It is known that the magnetic field at the first sensor 1 is dependent on the electrical current 10 in the conductor 3. The magnetic field at first sensor 1 is also dependent on the placement of sensor 1 with respect to the conductor, i.e. on the distance 4+9 between sensor 1 and conductor 3. Consequently, if a single sensor is to be relied on to yield a measurement of electrical current, the sensor must be exactly positioned with respect to the conductor. In many industrial applications this positioning cannot be maintained exactly. In fact, in many applications this separation is not precisely known.
In the present invention a second sensor 2 is placed an exactly known distance 9 from the first sensor 1. The magnetic field at the second sensor 2 is also dependent on the electrical current in the conductor 3, and on the distance 4 between sensor 2 and conductor 3.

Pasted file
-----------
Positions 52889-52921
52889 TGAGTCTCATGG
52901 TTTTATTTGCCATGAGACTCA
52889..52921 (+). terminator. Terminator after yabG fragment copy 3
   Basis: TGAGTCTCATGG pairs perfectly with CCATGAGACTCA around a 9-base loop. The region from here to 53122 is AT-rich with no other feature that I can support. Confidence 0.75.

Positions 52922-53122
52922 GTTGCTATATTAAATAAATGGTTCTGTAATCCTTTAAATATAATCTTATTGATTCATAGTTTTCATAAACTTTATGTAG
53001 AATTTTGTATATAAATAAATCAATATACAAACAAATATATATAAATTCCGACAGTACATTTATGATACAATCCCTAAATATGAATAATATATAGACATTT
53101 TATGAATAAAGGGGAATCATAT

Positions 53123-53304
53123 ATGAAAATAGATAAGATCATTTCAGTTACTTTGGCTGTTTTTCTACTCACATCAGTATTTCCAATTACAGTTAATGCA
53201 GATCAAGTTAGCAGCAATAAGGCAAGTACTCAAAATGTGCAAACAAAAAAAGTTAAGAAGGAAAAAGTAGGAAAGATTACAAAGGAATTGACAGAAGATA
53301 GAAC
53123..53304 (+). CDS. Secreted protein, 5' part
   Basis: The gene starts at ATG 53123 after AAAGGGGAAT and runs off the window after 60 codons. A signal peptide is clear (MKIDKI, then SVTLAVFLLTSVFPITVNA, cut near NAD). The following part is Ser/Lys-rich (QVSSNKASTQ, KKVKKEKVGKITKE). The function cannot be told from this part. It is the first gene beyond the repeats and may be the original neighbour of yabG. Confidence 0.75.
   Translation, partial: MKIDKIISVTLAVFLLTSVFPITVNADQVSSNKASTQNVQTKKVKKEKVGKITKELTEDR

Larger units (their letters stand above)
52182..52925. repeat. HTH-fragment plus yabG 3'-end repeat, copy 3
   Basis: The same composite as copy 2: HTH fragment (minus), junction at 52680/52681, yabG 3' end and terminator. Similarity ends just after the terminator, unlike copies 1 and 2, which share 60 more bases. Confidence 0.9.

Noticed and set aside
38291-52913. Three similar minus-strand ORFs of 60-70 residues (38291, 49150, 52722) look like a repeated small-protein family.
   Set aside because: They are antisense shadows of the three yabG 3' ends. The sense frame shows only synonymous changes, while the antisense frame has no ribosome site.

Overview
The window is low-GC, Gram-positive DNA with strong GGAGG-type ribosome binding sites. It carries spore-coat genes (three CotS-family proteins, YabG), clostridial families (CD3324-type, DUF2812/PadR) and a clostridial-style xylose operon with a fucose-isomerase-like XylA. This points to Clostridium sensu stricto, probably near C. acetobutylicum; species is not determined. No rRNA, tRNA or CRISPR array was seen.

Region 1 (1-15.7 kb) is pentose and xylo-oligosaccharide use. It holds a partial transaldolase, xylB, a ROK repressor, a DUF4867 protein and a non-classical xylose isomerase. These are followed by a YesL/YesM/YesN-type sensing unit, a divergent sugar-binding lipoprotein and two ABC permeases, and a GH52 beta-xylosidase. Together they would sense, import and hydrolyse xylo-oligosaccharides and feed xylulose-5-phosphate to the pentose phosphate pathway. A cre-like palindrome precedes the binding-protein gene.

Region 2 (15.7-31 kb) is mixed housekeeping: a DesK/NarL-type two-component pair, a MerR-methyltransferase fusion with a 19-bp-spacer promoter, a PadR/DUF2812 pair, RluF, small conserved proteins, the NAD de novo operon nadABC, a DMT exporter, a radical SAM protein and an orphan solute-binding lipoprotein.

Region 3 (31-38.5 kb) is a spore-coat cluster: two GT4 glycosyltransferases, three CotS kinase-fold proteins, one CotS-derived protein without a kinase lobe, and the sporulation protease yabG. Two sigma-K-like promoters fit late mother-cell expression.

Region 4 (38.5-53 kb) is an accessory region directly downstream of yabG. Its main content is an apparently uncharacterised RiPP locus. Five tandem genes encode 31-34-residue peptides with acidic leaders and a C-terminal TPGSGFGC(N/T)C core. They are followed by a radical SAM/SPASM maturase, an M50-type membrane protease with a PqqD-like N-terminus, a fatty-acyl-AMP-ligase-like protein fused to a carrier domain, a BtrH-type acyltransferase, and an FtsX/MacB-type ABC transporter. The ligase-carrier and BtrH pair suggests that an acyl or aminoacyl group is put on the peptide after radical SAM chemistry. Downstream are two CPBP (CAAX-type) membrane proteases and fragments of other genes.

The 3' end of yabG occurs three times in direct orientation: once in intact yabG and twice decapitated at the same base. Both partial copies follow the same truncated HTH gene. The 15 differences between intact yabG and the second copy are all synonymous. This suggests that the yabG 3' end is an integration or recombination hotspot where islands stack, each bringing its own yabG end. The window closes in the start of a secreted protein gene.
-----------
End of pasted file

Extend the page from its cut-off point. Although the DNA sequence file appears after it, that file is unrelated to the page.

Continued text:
A first measurement from sensor 1 and a second measurement from sensor 2 are transmitted to mote 6. The first and second measurements are used to determine the electrical current from differences, ratios and other mathematical functions of the two (or more) measurements. Because the separation between sensors 1 and 2 is known distance 9, the electrical current 10 flowing in conductor 3 may be calculated from the two measurements from sensors 1 and 2, almost irrespective of length 4. The first and second measurements are used in a software model of the magnetic field, which calculates the electrical current taking into account the known distance. This is an expolation of the Maxwell-Ampere relation, but since there are multiple conductors in proximity our models account for superposition of fields.